As you can tell by the title of this blogpost, today we are going to be delving deeper into Seahorses! They are a fun subject, although sometimes very camera shy. Let’s go through some interesting facts about these equine fish!
Here in the Lembeh Strait we get several different species of Seahorse, Thorny, Pygmy, and Common to name a few. Seahorse species vary greatly in size and can be anything from 1 cm – 35,5 cm. The smallest species are the Pygmy Seahorses that are so small they will fit on your pinky fingernail! The genus name of Seahorse is Hippocampus, and they are a bony fish. They do not have any scales, but rather a thin layer of skin surrounding bony plates which are arranged in rings around their bodies. This outer skeleton will protect the Seahorse from predators, but also means they have evolved not to have any ribs!
Seahorse are not known for being good swimmers, and we commonly see them sitting on the sand holding on to some seagrass or coral with their long tail. Pygmy Seahorse are found in matching sea fans, holding on with their tail. Their tail is fully prehensile, which means that it has adapted to be able to hold onto or grasp objects, a characteristic which they share with their relatives, Pipehorses! They use their small dorsal fin to propel themselves forward which can flutter up to 35 times per second and they use their pectoral fins for steering. Because they are such poor swimmers they can easily die of exhaustion if they are caught in a current or stormy waters.
Seahorses are one of the very few fish that are monogamous. Even more interesting and rare, is that it is actually the male seahorses that bear the young! Male seahorses have a pouch on their front and after several days of courting, the female will place her eggs into this pouch. She can deposit up to 1,500 eggs at one time! The male then fertilizes these eggs internally, and will carry them for 9-45 days (depending on species). His mate will visit him daily during the gestation period, until he is ready to release the babies! He will expel the tiny seahorses with muscular contractions. Sometimes we are lucky to see these tiny juvenile Seahorse on Blackwater Dives. The birthing usually happens during night time and the male and female will usually mate again the next morning during breeding season.
Another interesting fact about Seahorses is they lack both teeth and a stomach. They feed mostly on small crustaceans either floating through the water or moving over the sand, using their long snouts and their excellent camouflage as a way to get close to their prey without alerting them to their presence. Because of the lack of teeth, it is very important they get close enough to their prey to “suck” it into their mouth by expanding it. Since they do not have a stomach and their digestive system is very simple they need to eat constantly to sustain themselves.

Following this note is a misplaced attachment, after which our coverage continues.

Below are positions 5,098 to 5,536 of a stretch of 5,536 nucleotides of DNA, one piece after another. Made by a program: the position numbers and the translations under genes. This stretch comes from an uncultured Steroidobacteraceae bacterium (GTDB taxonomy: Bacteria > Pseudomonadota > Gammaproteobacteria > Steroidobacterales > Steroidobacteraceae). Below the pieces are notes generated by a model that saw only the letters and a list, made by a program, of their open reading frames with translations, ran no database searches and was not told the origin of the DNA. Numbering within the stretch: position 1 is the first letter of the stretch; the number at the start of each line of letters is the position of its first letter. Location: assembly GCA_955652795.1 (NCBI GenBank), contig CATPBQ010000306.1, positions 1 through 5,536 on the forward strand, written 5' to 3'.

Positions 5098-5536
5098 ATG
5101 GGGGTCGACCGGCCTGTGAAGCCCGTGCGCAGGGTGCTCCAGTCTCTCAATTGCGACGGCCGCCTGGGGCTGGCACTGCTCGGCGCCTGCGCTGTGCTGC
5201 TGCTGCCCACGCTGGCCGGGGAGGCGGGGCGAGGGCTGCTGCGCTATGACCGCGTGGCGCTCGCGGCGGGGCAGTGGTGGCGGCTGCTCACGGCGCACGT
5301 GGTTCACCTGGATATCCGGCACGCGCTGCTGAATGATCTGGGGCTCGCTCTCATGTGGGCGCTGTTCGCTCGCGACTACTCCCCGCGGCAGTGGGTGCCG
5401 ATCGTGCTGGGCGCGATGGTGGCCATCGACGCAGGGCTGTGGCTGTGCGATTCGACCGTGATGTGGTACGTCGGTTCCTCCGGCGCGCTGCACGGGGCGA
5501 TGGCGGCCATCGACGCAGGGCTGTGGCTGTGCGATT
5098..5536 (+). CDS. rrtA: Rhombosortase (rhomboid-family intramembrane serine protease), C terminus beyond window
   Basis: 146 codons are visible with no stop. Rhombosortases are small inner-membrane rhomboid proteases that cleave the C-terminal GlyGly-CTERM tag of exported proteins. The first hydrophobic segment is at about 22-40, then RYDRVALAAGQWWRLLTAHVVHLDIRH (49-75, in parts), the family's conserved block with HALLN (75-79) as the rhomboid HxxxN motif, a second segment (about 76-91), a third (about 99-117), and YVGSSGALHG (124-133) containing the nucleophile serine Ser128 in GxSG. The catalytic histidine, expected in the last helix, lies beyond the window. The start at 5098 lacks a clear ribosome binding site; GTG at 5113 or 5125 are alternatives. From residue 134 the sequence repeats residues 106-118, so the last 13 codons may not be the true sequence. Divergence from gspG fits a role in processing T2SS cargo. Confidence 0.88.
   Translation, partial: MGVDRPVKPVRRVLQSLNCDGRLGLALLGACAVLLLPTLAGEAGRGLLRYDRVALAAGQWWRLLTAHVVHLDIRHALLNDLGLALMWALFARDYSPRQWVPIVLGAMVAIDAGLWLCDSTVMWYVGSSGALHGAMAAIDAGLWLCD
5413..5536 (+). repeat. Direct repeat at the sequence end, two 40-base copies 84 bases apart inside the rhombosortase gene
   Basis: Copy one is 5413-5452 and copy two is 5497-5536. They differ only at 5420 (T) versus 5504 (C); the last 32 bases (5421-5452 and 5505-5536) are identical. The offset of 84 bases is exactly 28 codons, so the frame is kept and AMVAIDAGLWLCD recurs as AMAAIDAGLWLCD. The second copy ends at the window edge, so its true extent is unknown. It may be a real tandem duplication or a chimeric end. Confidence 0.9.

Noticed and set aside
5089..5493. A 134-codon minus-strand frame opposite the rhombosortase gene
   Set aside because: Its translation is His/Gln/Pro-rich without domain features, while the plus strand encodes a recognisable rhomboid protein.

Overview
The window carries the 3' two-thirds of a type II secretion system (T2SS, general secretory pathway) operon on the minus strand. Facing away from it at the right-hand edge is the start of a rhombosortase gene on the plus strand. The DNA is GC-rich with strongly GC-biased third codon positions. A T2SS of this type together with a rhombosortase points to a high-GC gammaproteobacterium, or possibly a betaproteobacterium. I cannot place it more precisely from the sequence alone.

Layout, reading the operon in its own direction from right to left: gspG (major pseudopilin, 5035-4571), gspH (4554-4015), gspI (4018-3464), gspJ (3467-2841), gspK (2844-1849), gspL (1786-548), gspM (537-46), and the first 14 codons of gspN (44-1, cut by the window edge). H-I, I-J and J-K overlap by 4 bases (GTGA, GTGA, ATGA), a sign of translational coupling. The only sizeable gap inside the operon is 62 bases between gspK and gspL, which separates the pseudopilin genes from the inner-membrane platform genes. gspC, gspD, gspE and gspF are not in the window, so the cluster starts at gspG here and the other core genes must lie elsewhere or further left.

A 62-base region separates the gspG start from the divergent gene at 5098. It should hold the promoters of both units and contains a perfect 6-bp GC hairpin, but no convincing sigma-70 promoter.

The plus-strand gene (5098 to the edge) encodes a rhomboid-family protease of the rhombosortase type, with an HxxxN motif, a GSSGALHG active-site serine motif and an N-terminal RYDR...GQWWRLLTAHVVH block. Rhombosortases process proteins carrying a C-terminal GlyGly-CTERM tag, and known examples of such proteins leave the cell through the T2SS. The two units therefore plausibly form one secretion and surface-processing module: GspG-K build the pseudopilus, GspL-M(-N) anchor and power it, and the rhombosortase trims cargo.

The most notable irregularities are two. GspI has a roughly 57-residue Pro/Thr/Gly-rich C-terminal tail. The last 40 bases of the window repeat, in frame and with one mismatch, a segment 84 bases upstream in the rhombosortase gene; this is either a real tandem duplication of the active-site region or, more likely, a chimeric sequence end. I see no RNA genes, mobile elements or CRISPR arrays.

We hope you enjoyed this blogpost and learned something new! If you have any questions please let us know in the comments below.
Why Dive with NAD-Lembeh Resort?
NAD-Lembeh Resort is a small, owner-operated, photography-oriented dive resort in the Lembeh Strait. We are situated in a private bay on Lembeh Island, away from the hustle and bustle of the mainland. We guarantee a 2:1 guest to guide ratio as standard, which makes for a private dive experience and lots of time to take pictures.
ROOMS & BUNGALOWS
All our rooms (10 Beachfront Rooms, 5 Seaview Bungalows) offer ocean view, air conditioning, hot water, wifi, including full board. Our resort has only few steps, which makes our layout extremely convenient to get from your room to the restaurant, camera room, bar and floating jetty.
Our dive team consists of 15 full-time guides, with over 100 years of combined experience! Air as well as Nitrox and various cylinder sizes (both DIN and Yoke are available onsite).
BOATS & FLOATING JETTY
NAD-Lembeh has 4 large, purpose-built dive boats. Each at around 15m long, they offer lots of space and comfort for the divers. Boats feature onboard toilets, towels, drinks and snacks and first aid/ oxygen.
Our jetty allows our guests dignified and quick boat entries – all our dive boats can be moored simultaneously, so there is no wading through the shallows to get on the boat for the dive!
Our focus at NAD is to take your underwater photography to the next level. We offer 1:1 photo classes and our guides are all proficient with photography, using our rental equipment for fun dives when not diving with guests.
We shoot video up to 8K, along with Nikon/ Canon SLR and mirrorless setups. This gives us a rounded knowledge of all cameras. We are also the go-to location for natural history filming in the Straits.
Our newly renovated, huge camera room offers one work space for each and every guest. The spacious, individual benches with lots of power points were purposely built for underwater photographers. NAD’s dedicated camera room is also the perfect place to work on and edit your pictures.
Several rental cameras and strobes are available onsite. We have basic tools and spare parts in our gift shop in case of minor camera problems as well as a drying cabinet, and computer for you to work on and edit your photos.